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oddball CLI8 leak Q

Discussion in 'Canon InkJet Printers' started by jimbo123, Nov 6, 2009.

  1. Nov 6, 2009
    jimbo123

    jimbo123 Print Addict Platinum Printer Member

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    oddball one, been refilling my original 2 year old four CLI8 cartridges using the german method. recently the CLI8 YELLOW has been acting up. when i refill with cartridge upside down ink fills up in the top part of the upside down cartridge above the sponge. then when i flip it over it leaks out. the sponge is heavily saturated, so not sure what is going on. maybe an air passage block.

    not a big deal, i plan to put a new YELLOW in, 2 years of refilling on the orig cartridge is good enough for me.

    just curious if anyone else has seen this

    J

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    Printers: Canon Pixma MP830, IP4500, MP830(new spare in box)
    Method: German Durchstich Method using Canon Cartridges
    Ink: Hobbicolors, great guy to deal with
    Misc: Squeeze bottles, needles, scabbards from Howard Electronics
  2. Nov 6, 2009
    pharmacist

    pharmacist Printer Master Platinum Printer Member

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    Hi Jimbo123,

    Remove all the ink from the cartridge with the durchstich method and then blow out any ink from the sponge back into the bottle, taking care you close the durchstich refill hole with your finger (or you will risk a horizontal jet of ink splashing over your desk) by putting your mouth over the breathing hole. When the sponge is almost completely dry, refill the cartridge again with the durchstich method, and let the sponge saturate the cartridge passively without forcing. Your problem will now be resolved.
  3. Nov 7, 2009
    jimbo123

    jimbo123 Print Addict Platinum Printer Member

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    quick update. the problem YELLOW cartridge is nearly 2 years old, has been refilled 12 times, so figured it had served me well. also wasn't looking forward to blowing the ink out, making a mess, so was going to give it a proper burial and replace it.

    then decided to give it a shot. i use squeeze bottles, so i thought that was going to complicate things but was pretty easy:

    1. squeezed some air out of the squeeze bottle to create negative pressure
    2. used reverse german method to suck ink out of chamber
    3. was going to blow out the ink out of the sponge, but then decided to try the "reverse german" to the sponge side
    4. took a few "reverse german" steps to suck sufficient ink out of the oversaturated sponge
    5. then filled up ink chamber normally with no backup and leaks
    6. good to go !

    squeeze bottles helped to eliminate the cleanup, not one drop of ink anywhere except back in the ink chamber

    pharmacist, thx for the suggestion

    J

    ------------------------------------------------------------------------------
    Printers: Canon Pixma MP830, IP4500, MP830(new spare in box)
    Method: German Durchstich Method using Canon Cartridges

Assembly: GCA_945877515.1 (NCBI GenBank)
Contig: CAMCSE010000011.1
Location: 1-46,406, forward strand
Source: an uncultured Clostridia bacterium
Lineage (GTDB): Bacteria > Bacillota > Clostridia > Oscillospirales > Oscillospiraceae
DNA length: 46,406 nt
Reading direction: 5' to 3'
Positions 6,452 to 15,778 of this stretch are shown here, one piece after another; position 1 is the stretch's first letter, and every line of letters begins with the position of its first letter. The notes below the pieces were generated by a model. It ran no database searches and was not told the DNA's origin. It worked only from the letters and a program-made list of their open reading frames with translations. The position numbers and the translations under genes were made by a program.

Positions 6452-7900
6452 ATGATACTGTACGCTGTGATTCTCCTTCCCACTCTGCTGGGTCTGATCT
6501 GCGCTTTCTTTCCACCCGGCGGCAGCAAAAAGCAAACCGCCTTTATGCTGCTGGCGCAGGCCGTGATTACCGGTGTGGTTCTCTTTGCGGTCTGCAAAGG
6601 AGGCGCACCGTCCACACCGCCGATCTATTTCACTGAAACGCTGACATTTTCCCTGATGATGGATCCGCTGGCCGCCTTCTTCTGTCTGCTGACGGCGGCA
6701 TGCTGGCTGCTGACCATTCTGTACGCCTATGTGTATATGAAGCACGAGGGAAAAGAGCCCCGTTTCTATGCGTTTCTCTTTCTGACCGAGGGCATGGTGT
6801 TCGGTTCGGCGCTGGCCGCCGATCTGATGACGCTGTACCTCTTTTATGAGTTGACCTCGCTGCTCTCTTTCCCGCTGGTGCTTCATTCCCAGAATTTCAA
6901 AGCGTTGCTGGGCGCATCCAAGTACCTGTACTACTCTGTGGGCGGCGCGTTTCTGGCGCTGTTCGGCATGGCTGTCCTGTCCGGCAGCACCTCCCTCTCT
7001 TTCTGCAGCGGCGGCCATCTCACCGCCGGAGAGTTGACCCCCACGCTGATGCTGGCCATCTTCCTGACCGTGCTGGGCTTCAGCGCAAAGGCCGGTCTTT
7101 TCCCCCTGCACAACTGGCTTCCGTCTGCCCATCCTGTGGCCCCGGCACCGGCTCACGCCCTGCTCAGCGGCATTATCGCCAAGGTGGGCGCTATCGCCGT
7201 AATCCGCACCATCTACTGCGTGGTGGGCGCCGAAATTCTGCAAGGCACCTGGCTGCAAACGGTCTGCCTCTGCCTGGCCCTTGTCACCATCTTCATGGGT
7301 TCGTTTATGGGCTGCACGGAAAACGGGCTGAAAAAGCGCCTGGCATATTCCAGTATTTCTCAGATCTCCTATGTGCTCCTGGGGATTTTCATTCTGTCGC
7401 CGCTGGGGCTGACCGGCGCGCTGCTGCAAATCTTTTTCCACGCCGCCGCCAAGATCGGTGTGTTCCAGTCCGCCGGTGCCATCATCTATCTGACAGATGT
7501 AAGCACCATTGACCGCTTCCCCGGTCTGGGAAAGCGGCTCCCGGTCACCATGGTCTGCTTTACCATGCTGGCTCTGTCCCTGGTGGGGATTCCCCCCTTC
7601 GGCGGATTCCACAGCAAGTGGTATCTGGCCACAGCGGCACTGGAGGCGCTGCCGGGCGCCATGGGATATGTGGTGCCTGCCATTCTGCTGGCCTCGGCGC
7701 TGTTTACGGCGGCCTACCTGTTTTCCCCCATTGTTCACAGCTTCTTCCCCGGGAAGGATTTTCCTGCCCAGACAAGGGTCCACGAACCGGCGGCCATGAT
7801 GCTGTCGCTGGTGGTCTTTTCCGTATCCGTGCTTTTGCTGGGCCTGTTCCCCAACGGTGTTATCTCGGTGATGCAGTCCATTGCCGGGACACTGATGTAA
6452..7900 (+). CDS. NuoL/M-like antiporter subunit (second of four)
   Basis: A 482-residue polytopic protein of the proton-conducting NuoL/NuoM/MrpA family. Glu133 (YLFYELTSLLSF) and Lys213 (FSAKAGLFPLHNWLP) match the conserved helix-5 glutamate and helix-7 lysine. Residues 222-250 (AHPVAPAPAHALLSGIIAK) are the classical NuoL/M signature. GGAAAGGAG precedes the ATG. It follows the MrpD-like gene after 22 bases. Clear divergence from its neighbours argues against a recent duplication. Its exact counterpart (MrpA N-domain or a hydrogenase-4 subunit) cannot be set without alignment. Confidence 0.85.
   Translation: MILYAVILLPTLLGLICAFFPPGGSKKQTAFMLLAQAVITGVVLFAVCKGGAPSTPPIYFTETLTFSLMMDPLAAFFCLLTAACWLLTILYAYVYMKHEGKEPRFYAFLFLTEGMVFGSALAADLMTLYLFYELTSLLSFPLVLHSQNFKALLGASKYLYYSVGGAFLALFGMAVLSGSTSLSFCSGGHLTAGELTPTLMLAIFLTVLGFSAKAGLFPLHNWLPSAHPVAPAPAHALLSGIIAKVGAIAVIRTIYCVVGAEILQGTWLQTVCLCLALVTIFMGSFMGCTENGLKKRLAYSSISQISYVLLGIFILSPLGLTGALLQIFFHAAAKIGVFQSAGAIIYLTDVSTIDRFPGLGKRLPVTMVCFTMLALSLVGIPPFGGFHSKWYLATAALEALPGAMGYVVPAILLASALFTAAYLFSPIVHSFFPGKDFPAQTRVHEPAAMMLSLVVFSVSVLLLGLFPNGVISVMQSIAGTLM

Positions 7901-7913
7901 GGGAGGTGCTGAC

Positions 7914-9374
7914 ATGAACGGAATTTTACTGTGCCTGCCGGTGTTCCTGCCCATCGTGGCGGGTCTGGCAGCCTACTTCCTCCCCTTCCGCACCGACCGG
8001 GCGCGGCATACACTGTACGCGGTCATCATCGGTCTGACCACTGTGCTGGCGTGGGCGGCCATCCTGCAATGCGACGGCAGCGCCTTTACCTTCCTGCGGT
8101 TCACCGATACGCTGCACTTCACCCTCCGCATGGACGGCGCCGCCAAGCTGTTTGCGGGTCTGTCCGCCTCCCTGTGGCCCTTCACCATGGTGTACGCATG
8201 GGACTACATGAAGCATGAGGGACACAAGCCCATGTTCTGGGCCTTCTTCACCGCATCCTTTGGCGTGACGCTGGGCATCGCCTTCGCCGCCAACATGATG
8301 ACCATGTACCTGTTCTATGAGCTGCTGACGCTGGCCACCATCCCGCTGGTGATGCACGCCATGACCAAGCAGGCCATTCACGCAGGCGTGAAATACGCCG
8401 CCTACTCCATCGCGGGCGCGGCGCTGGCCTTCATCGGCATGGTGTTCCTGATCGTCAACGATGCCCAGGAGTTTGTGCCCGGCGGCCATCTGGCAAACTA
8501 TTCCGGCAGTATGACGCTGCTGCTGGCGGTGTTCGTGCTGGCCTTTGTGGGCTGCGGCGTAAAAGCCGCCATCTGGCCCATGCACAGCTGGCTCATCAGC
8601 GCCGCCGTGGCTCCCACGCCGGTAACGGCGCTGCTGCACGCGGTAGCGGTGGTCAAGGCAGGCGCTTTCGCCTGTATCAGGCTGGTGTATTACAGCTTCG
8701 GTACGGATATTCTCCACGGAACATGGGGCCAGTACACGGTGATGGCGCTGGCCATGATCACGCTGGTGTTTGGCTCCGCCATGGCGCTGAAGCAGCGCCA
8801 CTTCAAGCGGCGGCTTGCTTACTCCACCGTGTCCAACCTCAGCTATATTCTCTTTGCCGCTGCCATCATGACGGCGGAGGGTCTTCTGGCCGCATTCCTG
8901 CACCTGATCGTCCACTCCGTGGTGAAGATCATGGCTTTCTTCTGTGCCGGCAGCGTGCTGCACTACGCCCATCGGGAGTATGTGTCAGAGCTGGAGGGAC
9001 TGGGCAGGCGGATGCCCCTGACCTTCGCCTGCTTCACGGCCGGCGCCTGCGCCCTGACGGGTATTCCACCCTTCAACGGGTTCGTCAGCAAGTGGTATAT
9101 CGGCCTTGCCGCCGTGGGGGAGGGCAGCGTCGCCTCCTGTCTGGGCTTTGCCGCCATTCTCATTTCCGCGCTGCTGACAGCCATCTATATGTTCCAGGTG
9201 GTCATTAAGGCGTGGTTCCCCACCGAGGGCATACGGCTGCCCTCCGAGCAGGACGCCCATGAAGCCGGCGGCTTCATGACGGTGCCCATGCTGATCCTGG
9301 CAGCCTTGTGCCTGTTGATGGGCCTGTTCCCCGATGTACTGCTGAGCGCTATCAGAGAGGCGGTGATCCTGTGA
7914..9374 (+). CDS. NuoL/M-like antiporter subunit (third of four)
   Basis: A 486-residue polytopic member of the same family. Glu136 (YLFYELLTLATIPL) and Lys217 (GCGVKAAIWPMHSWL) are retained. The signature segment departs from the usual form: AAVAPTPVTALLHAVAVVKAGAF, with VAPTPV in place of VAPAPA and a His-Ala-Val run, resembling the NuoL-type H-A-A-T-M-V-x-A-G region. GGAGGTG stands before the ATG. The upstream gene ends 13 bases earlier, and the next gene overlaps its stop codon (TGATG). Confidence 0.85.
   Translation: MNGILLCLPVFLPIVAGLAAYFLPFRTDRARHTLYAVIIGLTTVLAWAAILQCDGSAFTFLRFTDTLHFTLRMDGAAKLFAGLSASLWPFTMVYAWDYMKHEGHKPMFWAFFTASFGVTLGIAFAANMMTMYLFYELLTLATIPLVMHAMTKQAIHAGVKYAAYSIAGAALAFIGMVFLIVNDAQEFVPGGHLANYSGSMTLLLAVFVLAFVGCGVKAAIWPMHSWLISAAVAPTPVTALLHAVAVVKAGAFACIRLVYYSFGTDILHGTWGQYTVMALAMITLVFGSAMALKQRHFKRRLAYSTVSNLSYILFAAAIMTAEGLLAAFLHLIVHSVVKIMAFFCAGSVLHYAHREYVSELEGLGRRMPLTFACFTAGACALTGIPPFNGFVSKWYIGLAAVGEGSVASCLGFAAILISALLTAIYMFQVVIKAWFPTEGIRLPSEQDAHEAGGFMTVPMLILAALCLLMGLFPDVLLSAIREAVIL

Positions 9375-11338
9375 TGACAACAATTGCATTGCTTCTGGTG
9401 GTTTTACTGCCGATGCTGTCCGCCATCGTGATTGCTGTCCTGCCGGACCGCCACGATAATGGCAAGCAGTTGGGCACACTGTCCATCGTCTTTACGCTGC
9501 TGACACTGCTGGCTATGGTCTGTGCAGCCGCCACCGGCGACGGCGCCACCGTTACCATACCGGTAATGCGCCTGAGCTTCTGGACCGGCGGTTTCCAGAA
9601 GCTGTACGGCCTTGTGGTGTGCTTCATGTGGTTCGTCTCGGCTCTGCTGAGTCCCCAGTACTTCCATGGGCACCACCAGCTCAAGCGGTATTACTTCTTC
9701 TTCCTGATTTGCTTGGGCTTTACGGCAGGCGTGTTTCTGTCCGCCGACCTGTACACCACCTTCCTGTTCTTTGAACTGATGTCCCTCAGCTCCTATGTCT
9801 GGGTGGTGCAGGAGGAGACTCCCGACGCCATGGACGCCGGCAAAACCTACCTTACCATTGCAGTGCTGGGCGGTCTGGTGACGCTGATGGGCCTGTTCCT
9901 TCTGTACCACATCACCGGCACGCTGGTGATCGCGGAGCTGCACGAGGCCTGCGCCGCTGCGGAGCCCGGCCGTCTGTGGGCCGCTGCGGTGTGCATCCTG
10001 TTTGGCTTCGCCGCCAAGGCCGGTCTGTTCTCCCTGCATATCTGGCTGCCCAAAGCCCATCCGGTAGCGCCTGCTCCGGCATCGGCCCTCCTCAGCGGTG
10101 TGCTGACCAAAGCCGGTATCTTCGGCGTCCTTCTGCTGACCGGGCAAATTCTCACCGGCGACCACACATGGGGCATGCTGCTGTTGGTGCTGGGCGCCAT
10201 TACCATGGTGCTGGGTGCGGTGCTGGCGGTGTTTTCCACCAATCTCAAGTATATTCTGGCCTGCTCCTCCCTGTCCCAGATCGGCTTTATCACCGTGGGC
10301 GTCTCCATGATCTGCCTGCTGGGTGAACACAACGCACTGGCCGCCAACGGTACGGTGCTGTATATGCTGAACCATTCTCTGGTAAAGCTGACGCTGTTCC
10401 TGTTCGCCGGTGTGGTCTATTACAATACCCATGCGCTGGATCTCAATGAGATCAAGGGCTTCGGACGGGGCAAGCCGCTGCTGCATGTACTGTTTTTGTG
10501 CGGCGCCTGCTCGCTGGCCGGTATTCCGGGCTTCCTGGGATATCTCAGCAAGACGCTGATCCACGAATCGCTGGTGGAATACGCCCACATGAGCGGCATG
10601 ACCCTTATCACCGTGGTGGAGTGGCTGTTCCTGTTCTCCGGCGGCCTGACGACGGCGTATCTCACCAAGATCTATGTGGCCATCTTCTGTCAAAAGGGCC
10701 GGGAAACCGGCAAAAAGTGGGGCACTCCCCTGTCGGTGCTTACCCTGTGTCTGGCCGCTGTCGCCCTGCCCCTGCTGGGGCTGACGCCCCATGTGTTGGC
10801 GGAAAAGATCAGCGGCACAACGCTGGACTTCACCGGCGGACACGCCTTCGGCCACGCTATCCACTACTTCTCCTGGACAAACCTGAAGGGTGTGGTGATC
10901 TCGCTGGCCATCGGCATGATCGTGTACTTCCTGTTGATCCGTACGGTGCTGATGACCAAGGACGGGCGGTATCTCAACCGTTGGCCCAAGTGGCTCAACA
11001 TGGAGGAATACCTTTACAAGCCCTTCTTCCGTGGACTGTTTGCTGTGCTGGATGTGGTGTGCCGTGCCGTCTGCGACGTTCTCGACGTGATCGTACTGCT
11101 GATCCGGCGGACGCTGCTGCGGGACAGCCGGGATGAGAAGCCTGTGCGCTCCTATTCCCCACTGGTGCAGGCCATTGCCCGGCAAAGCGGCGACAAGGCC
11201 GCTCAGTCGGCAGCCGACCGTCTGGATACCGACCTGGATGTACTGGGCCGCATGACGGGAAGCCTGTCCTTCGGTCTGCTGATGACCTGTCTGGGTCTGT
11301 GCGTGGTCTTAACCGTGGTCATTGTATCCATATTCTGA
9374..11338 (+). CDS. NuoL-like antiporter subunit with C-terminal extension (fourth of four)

Ink: Hobbicolors, great guy to deal with
    Misc: Squeeze bottles, needles, scabbards from Howard Electronics
  4. Nov 7, 2009
    Nifty

    Nifty Printer Master Administrator

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    Very interesting! Do you think that reverse German would have been easier, harder, or about the same with a syringe vs. the bottle? I would think you'd get more negative pressure with a syringe, but maybe it wasn't an issue of more PSI vs. volume of air / ink?
  5. Nov 7, 2009
    websnail

    websnail Printer Master Platinum Printer Member

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    My guess is that with a syringe you only ever get up to 60ml equivalent air volume of potential negative pressure whereas the bottles Jimbo has are considerably larger so you have greater volumes to play with...

    All in all would make sense that you could use a syringe to the same effect easily enough, just the a bottle will return to shape without needing an extra hand, a syringe is a two hander when extracting so a bit harder to manage while keeping the needle in position, balancing cartridge, etc.. All overcome-able but not the easiest.
  6. Nov 7, 2009
    stratman

    stratman Printer Master Platinum Printer Member

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    Yes, but what a force you can produce with that 60cc's of potential volume. A syringe can generate more negative pressure than a squeeze bottle, at least of the type I use (Howard Electronics).

    A squeeze bottle relies on the elasticity of the plastic of the bottle while the syringe relies on human power to produce the negative pressure. I'd hate to use an equivalent negative force producing squeeze bottle that big or of that elasticity/strength (take a lot of muscle to squeeze) while filling a cartridge.

    IIRC, somewhere on this forum (?) someone fitted some sort of "collar" to the end of a syringe that would then fit onto the ink exit port, the idea being to extract or push in fluids without drilling a hole on the top of the cartridge while using the Durchstich method.

    Definitely an "A" for ingenuity on jimbo123's part!

    BTW... "reverse German" sounds like a gymnastic move. :)

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